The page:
In practice, only several days after the Arrangement came into force, on 8 October 2019, the Shanghai Maritime Court granted the first interim measure in the form of an asset preservation order under the new Arrangement. Then, in November 2019, Xiamen Intermediate People’s Court issued the second asset preservation order under the Arrangement, and as reported by media, the value of assets under preservation is over RMB 500 million (approx. USD 71.1 million). The trend illustrates that the Arrangement will have significant implication to the landscape of Hong Kong arbitration. 

The Arrangement also has retrospective effect and applies to arbitrations commenced before the Arrangement entered into force.

What this means for businesses

If interim relief protection is of key importance in an investment or project, at the negotiation stage, investors will now be able to opt for Hong Kong-seated institutional arbitration in the safe knowledge that not only will any potential disputes be handled and finally resolved according to a well-established arbitration and legal framework and best practices, they will also be able to obtain interim relief protection from the Courts in Mainland China as and when needed.

Options for non-Hong Kong-seated arbitrations remain unchanged.

To ensure benefit from the Arrangement, the arbitration clause should clearly and unequivocally:

  • Designate Hong Kong as the seat (legal place) of arbitration; and
  • Specify that the arbitration shall be administered by one of the confirmed qualified institutions and permanent offices.


Hong Kong has long been regarded as the preferred seat for China-related arbitrations. The Arrangement will enhance the role and status of Hong Kong and make it more attractive now for parties to opt for Hong Kong arbitration. In addition, it is worth noting that the Arrangement is not the only arrangement newly signed by Hong Kong and mainland China in the field of dispute resolution. On 18 January 2019, Hong Kong and mainland China signed a new Arrangement on Reciprocal Recognition and Enforcement of Judgments in Civil and Commercial Matters[5]. This arrangement will supersede the previous arrangement signed between mainland China and Hong Kong in respect of choice of forum, and applies to civil judgments and covers both monetary and non-monetary relief. Parties seeking to enforce Hong Kong or PRC judgments covered by this arrangement will not need to re-litigate their cases when seeking to recover assets in Hong Kong or the PRC.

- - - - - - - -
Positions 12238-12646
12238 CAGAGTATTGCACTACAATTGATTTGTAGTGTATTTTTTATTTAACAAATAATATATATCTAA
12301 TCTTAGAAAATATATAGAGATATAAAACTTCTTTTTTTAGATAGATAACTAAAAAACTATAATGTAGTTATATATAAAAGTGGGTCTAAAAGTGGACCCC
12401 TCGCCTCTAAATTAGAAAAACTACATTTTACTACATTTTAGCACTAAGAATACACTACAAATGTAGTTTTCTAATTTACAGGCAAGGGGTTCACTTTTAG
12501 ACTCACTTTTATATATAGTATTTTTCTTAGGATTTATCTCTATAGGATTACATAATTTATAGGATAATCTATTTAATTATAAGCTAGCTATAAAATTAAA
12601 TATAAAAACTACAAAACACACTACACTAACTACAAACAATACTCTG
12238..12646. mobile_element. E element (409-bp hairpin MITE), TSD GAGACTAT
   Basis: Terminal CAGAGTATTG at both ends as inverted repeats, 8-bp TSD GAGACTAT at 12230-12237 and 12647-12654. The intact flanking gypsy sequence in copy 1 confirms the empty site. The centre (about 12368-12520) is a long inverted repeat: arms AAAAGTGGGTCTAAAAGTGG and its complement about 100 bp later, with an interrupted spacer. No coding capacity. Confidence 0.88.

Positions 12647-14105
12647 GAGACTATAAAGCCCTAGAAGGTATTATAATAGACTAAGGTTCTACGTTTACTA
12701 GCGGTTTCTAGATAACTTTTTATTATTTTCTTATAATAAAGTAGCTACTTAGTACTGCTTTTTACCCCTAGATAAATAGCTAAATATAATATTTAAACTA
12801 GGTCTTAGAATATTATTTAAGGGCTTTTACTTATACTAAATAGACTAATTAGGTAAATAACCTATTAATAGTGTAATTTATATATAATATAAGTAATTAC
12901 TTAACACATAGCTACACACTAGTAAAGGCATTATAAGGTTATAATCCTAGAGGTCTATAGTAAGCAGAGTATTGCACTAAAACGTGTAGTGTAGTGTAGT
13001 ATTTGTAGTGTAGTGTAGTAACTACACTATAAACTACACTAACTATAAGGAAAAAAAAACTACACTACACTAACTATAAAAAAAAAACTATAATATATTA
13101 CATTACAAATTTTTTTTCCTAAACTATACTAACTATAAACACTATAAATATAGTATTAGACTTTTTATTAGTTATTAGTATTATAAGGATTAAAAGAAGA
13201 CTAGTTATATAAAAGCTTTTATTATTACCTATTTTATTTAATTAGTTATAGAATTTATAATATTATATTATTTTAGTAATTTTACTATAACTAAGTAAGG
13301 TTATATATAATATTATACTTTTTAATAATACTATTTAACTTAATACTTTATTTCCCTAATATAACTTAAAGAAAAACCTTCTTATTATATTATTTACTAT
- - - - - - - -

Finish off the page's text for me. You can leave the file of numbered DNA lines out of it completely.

[1]     Institutional only. The Arrangement does not apply to non-Hong Kong-seated or ad hoc arbitrations.

[2]     Including orders for the preservation of assets and/or evidence.

[3]     These will comprise: (i) arbitral institutions established or having their headquarters established in Hong Kong, and with their principal place of management in here; (ii) dispute resolution institutions or permanent offices that are set up in Hong Kong by international intergovernmental organisations of which the PRC is a member; or (iii) dispute resolution institutions or permanent offices that are set up in Hong Kong by other arbitral institutions which satisfy certain criteria prescribed by the Hong Kong Government.

[4]     Link to the Hong Kong Department of Justice for the list of qualified institutions: https://www.doj.gov.hk/mobile/eng/public/pr/20190926_pr1.html

[5]        The Arrangement on Reciprocal Recognition and Enforcement of Judgments in Civil and Commercial Matters has not yet come into force and the effective date will be announced after the promulgation of a judicial interpretation by the Supreme People’s Court and the completion of the relevant procedures in the Hong Kong.


Simon Hui is a partner in Baker McKenzie's Dispute Resolution Practice Group in Shanghai.


Haifing Li is a partner in the Dispute Resolution Practice Group of Baker McKenzie FenXun (FTZ) Joint Operation Office (“Baker McKenzie FenXun”) in the China (Shanghai) Free Trade Zone.